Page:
House of Five Leaves 2

September 24, 2011

Natsume Ono – Viz – 2010 – 8 volumes

This series is why I like Natsume Ono. I found that I was not as fond of her storytelling technique in a relatively modern setting, but here, her roundabout way of revealing facts by having the characters strike up conversations with each other works much better since the setting is pre-Meji Japan. But that technique is used less in this volume. Rather than having Masanosuke slowly prod information out of the characters via his quiet curiosity, or overhear bits and pieces of sensitive information, this volume actually has Ume opening up at telling Masa everything about his past. Others do the same.

The result is that we get a fairly long flashback about the entertaining roots of the Five Leaves gang. We also learn about the roots of Ume’s gang-related activities before Five Leaves, why he’s doing what he does now, and what his relation to Goinkyo is and was. It’s a sweet, touching story though it involves criminal activity. I also have a soft spot for these types of stories about criminals that try to escape gang activity but can’t. There’s some drama in the retelling, and it ties into present events. This climaxes into a situation where Ume’s past comes back to threaten him in a very real way, and Masanosuke gets to prove just how brave he can be. Nothing big, but I did like the show of bravery in a pinch.

This is immediately cancelled out by a duel that Masa is engaged in when he returns to Edo. I like this aspect of his character quite a bit. He’s just not a hero. He’s… well, he’s a regular shy, timid person. He also happens to be a samurai, and a bodyguard for a gang of thieves. Immediately after this soul-crushing scene, Masa meets up with another samurai worth looking up to, and I think he plans on training with him. I wonder how far his desire to better himself will go. On one hand, scenes like the one at the end of the volume can’t keep happening. On the other hand, I like him the way he is.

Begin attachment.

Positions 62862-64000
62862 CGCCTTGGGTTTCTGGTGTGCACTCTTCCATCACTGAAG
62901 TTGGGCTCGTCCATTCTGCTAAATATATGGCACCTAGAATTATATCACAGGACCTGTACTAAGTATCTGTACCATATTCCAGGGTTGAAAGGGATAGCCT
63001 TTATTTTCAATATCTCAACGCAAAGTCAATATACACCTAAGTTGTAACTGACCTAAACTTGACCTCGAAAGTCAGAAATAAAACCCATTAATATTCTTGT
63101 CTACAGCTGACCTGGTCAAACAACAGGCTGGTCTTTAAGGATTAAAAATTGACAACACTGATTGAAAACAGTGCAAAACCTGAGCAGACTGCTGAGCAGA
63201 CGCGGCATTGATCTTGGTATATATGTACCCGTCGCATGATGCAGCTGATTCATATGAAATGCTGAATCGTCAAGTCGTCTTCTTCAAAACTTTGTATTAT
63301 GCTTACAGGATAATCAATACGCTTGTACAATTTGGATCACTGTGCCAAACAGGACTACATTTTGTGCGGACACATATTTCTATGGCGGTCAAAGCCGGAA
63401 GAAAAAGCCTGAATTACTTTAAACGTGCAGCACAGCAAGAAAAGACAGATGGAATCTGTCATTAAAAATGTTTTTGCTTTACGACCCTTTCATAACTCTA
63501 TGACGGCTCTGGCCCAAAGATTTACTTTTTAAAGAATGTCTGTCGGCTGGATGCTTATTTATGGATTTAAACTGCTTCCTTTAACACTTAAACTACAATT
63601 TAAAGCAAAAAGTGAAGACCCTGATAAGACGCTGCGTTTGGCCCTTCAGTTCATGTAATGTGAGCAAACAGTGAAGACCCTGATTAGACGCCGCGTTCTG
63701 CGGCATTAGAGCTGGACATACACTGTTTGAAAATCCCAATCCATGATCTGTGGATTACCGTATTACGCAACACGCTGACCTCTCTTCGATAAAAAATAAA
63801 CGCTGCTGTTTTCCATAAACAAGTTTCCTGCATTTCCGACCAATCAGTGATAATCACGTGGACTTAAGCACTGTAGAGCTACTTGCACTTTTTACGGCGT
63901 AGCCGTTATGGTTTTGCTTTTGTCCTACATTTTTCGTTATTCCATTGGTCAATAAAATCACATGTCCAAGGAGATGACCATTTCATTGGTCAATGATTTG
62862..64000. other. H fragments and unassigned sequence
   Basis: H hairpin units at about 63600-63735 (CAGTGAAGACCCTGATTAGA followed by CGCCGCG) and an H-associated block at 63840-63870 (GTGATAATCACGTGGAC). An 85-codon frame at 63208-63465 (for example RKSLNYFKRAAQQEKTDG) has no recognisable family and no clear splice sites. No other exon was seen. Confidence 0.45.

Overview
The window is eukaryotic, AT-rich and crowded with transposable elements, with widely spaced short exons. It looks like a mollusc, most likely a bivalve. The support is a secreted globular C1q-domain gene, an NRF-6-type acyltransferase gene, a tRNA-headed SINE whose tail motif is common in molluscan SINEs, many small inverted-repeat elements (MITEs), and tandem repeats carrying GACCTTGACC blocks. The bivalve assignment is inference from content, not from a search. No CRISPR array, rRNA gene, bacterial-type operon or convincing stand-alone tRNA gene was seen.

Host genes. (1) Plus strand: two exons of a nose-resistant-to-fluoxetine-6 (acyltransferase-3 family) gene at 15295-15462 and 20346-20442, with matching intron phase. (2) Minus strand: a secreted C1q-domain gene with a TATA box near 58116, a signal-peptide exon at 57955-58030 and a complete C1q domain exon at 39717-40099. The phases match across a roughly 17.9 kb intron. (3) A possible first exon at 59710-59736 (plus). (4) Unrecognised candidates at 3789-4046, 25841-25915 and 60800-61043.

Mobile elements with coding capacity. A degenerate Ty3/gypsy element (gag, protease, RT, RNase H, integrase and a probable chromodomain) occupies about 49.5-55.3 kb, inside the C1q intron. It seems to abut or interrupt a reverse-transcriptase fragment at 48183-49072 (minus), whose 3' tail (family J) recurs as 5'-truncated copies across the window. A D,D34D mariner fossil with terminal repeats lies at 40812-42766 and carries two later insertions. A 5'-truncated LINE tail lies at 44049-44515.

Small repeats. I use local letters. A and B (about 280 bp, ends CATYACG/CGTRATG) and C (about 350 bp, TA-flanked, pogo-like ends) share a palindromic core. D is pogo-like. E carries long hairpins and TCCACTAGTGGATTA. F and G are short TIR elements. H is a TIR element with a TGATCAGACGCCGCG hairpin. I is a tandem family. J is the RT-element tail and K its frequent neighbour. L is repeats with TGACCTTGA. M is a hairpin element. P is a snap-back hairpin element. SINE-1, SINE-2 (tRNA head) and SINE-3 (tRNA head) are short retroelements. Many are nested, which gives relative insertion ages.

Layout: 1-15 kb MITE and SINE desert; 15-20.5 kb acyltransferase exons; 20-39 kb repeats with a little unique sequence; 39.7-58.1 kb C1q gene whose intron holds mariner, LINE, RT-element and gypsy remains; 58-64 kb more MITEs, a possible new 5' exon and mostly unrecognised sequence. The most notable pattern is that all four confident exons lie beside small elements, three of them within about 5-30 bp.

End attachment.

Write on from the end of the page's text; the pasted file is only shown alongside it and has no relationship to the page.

Earlier in the volume, Masa is quite ill and needs to stay with Goinkyo while his body flushes the toxins from Edo from his system. There’s a funny thread where the characters all try and convince Ichi to go visit Masa, telling him that Masa is dying. We find out later that love of Edo isn’t really the reason Ichi refuses to visit Masa, but Ichi’s story is one for the future.

This is a very slow-paced, quiet, conversation-heavy manga series. One could argue it would also work as a novel, but I find that the character expressions, the subtle body language, adds quite a bit to the narrative. It’s not for everybody, and I think that many might be daunted by the slow pace and the historic setting. But I’m enjoying it quite a bit, and with volume four out this month, I’m looking forward to catching myself up.

One Response to “House of Five Leaves 2”

  1. ame Says:

    the first volume was a chore for me to get through. but yeah at this point, i do really like the series now. i love the mood. she’s so good with that


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